The Call Of Duty

I’m probably the last person in the world who would write a patriotic slap on the back to our forefathers, especially one about war, but this post from gullybogan got me thinking. I was invited to the dawn service yesterday and I turned it down, mostly because I didn’t know much about what we were remembering. I could blame it on school, but a girl who has studied Australian Politics at university should know better. It was due to ignorance, a tactless regard for this day as a stuffy ode to another war we probably shouldn’t have been fighting.

What I didn’t realise was the sheer mass of men who died in that battle. They were sent to slaughter. I am ashamed of myself for all the years I’ve gone without understanding properly what happened and why it was significant. But, I don’t think it is uncommon for people my age and younger. In fact, I can tell you its not because I know my friends and I know a lot of people my age, and they gloss over this day as much as I did. Its a day off for a barbecue and some beers. Yeah, we know men died in a war and old people love this day. The diggers were brave fighters, so on and so forth, wheres the VB at?

With age comes understanding and appreciation. My grandfather rings our house at least once a fortnight to check up on my mother, and to me it was just a nuisance, half because he’s a bit deaf and its hard to communicate, the other half because conversation can be awkward. I love him, but I haven’t really taken enough time to get to know him. Today he called of course, being Anzac Day, and for once I actually had a chat with him. He’d gone to the service, he does every year. Its something he would take pride in and he would feel a sense of duty attached to it, despite not having any part in it.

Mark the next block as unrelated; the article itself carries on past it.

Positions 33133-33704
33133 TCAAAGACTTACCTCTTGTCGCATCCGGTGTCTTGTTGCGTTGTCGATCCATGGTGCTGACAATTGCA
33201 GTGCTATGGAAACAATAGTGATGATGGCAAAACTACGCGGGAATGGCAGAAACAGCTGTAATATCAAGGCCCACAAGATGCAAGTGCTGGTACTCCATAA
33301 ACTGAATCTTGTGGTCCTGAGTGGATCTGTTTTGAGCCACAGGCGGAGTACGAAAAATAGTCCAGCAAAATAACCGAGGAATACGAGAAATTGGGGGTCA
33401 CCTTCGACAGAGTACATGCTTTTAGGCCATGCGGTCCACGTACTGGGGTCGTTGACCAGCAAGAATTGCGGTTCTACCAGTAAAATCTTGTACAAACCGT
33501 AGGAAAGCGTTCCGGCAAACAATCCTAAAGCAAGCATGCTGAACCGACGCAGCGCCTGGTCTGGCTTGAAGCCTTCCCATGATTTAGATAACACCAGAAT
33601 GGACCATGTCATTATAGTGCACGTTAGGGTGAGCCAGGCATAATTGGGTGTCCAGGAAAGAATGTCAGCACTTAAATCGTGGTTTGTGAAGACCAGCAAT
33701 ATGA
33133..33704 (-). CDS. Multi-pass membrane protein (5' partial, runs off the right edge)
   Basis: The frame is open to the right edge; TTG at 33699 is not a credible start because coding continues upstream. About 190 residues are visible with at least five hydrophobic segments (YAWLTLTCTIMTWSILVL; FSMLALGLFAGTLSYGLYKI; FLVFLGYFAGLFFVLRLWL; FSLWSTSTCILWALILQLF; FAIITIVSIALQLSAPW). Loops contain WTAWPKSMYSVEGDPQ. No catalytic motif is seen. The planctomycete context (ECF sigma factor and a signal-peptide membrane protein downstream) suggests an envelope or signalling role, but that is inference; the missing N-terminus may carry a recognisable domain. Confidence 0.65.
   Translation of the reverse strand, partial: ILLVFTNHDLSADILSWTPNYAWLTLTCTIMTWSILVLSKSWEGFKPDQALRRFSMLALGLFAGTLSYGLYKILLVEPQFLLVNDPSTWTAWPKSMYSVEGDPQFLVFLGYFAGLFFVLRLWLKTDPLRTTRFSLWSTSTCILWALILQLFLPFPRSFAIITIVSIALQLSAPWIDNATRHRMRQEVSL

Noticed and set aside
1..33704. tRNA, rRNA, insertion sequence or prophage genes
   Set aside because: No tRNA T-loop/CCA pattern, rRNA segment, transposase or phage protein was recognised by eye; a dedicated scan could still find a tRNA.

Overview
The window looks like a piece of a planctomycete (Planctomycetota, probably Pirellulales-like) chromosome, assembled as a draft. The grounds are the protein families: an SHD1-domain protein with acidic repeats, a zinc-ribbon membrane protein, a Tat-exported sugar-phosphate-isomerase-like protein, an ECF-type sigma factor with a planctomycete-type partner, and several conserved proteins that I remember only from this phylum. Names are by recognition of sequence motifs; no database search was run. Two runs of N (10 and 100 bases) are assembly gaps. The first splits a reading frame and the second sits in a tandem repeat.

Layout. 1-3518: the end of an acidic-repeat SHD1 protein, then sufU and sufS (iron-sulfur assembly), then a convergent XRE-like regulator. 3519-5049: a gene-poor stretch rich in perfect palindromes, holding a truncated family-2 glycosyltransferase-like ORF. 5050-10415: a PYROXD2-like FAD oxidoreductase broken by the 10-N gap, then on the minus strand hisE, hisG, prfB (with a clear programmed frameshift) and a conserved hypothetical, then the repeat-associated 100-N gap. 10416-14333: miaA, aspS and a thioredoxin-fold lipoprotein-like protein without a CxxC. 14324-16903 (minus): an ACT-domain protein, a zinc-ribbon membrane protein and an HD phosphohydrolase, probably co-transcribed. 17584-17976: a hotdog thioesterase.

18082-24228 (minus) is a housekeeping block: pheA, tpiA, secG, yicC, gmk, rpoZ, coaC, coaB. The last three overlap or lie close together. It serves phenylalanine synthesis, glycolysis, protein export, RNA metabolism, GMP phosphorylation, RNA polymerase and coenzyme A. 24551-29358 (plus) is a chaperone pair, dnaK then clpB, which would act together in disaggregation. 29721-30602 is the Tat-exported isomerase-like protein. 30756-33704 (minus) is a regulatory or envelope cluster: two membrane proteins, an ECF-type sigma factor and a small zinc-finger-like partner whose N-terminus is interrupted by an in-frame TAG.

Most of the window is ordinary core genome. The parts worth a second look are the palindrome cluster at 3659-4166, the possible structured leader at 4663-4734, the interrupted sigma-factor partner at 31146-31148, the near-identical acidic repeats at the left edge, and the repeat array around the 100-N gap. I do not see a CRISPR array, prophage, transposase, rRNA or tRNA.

Thats something that we as a youth I think have forgotten. A sense of duty in taking pride in our people (I won’t say country because thats a totally different matter), attending a service, calling our 50 year old daughter every couple of weeks to check up on her, see if she’s ok. Wear suits to backyard lunches and keep your back straight. Make sure to speak to every single one of your grandchildren to see what they’re interested in, where their lives are headed, how they’re doing. Where have these noble characters gone?

This day should be remembered for the men that died needlessly. They fought in a war they probably didn’t know much about, not for any gain of their own but to do what they thought their duty was. Protect their families. They sacrificed their lives, but the amazing thing is they do live on, and I’m not trying to be cheesy but a whole country remembering them one day every year is almost thanks enough for what they gave. Almost, but not quite. I wasn’t even alive then, but I feel so guilty that they went to war. I’m sorry for their families, the kids that lost dads and the wives who lost their lovers.

I’m sorry that even though you told me “lest we forget”, I forgot. But I promise that from now on, I will remember on this day every year and I’ll tell my kids the real reason why I’m doing it without skipping over the massacre of men who were just like my pop. Now I must be off to my bbq, so I can do some remembering the way my generation does it.. with an esky of beer and a sausage in hand during the minute of silence.

“Lest We Forget.”

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